Friday, November 26, 2010

Women's Rights and the Sustenance of Society

The New York Times had a piece yesterday on women in China. This article discussed how Chinese women have made big gains in rights, but have also, with industrialisation, lost rights. Since 1992, there has been a piece of legislation called the Law on the Protection of Women’s Rights and Interests, which, since 2005, has made gender equality a state policy, ensuring that women have protection against sexual harassment, discrimination and other such things. For a country not exactly being famous for its policies on human rights, this is quite huge. Women often have to stand aside when human rights are being installed in countries where they have previously been lacking. First universal human rights, and then, if they feel like something can be gained from it, women's rights.

Interesting to note, as the article does, is the huge discrimination women still face in employment, not with regards to their capabilities, which do not seem to be at question here; it is the reproductive possibilities that matter. Young women are being asked in job interviews if they plan on having children soon, and even if they claim that they will not, they are rarely believed.

This is a problem that, at one point or another, every society with stated women's rights that have begun to incorporate women in the work forces has faced. The fear of having to pay for maternal leave and child sick days often discourages companies from hiring women to the same extent as men, because, as we know, the likelihood that the woman will be the one staying at home with sick children and taking out more parental leave than the man, is quite big. Most countries do not even have anything near to equal division of parental leave, so the woman is simply forced to stay at home unless the family has the finances to hire a nanny.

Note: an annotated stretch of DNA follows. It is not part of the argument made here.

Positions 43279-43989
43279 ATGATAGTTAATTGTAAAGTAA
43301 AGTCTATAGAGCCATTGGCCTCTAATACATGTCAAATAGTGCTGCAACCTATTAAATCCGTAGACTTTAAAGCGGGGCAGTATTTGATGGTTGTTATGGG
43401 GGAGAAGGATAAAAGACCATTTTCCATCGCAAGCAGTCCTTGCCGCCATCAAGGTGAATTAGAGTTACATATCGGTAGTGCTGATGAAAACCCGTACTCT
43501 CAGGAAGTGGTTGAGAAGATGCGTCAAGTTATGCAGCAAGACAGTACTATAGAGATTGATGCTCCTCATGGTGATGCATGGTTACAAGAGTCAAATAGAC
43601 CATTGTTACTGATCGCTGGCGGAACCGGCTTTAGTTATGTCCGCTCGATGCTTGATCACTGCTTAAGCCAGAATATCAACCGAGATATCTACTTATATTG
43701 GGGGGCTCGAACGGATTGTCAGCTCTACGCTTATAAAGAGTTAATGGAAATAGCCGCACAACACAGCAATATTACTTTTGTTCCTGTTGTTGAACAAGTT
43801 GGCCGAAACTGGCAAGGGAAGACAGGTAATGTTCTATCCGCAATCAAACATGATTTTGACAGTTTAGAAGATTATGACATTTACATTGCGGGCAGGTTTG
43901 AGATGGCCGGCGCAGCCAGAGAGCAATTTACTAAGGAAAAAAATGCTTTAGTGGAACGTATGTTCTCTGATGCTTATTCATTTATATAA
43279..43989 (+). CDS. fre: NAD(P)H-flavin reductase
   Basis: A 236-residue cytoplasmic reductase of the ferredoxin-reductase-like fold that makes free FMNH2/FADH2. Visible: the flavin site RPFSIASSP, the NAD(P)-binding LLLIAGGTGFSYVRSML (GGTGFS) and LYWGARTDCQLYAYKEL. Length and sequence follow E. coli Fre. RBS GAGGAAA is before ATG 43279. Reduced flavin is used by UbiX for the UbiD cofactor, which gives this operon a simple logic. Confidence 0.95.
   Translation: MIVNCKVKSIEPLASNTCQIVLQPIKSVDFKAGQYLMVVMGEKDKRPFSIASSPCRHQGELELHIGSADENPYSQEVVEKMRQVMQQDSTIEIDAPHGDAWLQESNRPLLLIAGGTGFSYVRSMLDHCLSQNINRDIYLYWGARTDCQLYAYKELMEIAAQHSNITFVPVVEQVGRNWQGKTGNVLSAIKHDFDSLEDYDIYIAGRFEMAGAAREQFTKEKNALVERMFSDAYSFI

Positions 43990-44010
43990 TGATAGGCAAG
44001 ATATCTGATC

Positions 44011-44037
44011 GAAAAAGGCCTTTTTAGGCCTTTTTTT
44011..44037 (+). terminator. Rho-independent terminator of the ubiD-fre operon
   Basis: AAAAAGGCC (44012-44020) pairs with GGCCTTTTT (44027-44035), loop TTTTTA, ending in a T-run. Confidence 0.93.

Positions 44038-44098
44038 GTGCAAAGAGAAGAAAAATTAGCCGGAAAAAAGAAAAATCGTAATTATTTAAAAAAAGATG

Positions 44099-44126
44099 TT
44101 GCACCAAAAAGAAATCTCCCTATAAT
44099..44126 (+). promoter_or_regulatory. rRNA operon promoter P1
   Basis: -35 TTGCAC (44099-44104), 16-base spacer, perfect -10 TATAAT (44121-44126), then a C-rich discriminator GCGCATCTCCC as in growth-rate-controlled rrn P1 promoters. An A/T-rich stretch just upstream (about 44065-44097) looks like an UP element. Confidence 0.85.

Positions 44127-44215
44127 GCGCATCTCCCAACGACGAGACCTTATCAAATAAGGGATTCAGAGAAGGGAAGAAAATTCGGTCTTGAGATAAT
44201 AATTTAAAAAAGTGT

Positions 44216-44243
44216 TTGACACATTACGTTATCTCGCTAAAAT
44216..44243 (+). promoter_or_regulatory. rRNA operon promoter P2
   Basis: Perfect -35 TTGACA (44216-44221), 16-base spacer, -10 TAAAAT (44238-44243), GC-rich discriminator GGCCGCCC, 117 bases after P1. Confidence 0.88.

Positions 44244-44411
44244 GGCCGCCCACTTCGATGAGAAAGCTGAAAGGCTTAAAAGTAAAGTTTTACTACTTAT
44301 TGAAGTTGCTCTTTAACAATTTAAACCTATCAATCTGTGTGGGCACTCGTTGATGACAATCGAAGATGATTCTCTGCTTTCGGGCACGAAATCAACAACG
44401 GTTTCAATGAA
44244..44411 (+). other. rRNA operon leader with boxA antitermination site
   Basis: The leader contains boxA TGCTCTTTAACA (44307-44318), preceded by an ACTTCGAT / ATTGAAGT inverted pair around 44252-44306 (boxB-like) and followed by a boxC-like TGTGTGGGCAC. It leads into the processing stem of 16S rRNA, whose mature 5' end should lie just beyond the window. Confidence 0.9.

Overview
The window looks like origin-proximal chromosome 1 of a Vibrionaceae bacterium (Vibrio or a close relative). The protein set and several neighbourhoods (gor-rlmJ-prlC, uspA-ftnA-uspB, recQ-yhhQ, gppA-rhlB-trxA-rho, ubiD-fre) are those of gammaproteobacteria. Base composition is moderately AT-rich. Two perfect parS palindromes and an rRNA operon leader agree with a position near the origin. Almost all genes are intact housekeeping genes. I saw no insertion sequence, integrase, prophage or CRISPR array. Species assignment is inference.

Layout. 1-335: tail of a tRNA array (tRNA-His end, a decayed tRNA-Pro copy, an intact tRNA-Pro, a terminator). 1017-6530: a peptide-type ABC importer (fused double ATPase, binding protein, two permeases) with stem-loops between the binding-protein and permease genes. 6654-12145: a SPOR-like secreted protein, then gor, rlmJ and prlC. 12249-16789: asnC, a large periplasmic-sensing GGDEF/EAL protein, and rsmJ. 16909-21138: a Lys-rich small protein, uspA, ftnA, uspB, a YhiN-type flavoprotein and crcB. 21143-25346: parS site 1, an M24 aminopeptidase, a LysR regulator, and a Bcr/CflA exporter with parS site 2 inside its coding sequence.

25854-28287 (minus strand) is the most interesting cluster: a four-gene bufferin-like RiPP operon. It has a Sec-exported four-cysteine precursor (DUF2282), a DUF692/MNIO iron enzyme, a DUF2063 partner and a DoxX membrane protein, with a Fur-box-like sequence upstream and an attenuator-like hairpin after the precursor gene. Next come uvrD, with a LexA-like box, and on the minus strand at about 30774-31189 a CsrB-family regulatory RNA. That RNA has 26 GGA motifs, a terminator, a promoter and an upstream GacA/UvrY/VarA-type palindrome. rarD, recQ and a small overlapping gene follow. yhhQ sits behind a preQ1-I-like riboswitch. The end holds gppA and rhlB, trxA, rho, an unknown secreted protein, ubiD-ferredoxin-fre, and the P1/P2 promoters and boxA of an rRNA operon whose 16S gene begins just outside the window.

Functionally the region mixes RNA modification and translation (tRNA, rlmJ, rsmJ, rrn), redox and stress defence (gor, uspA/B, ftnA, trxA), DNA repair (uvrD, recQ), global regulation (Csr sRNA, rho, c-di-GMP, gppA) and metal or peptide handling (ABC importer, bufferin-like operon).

What strikes me as odd, though, is how this is allowed to go on. China is a country with a vast population, and there are policies in place to discourage families from having more than one child, but at some level there has got to be a realisation that if women are discouraged from reproducing altogether, there will be no future citizens. When the pre-restriction generations of people hit the retirement mark, who will be ensuring the running of society then? For every generation, child births are dwindling. Obviously, in a country with such a huge population as China, a restriction on child bearing makes sense, but a complete discouragement? These women are the ones who will be bearing the future men, who seem to be more valued in the work place, and in society in general - China is notorious for its abortion of girl foetuses (see the Economist's article on 'Gendercide' - subscription required). A further discouragement for women to have children, and especially girls - the ratio of boys to girls born is 124 to every 100 - seems like a huge flaw in the planning for a future society. Every year, there are less women to give birth to future citizens and now they are also being discouraged to do so if they also have a need for a job. Combine that with the one-child-policy and there is at some point going to be a huge disparity in people who can work, and those who cannot (mainly retired people).

Women's rights, and in this case reproductive rights specifically, are directly correlated to the sustenance of every society. Women are as much needed as men in carrying forward the society. Unless they have started making artificial wombs, China needs to start reconsidering their acceptance of this kind of discrimination in the workplace.

1 comment:

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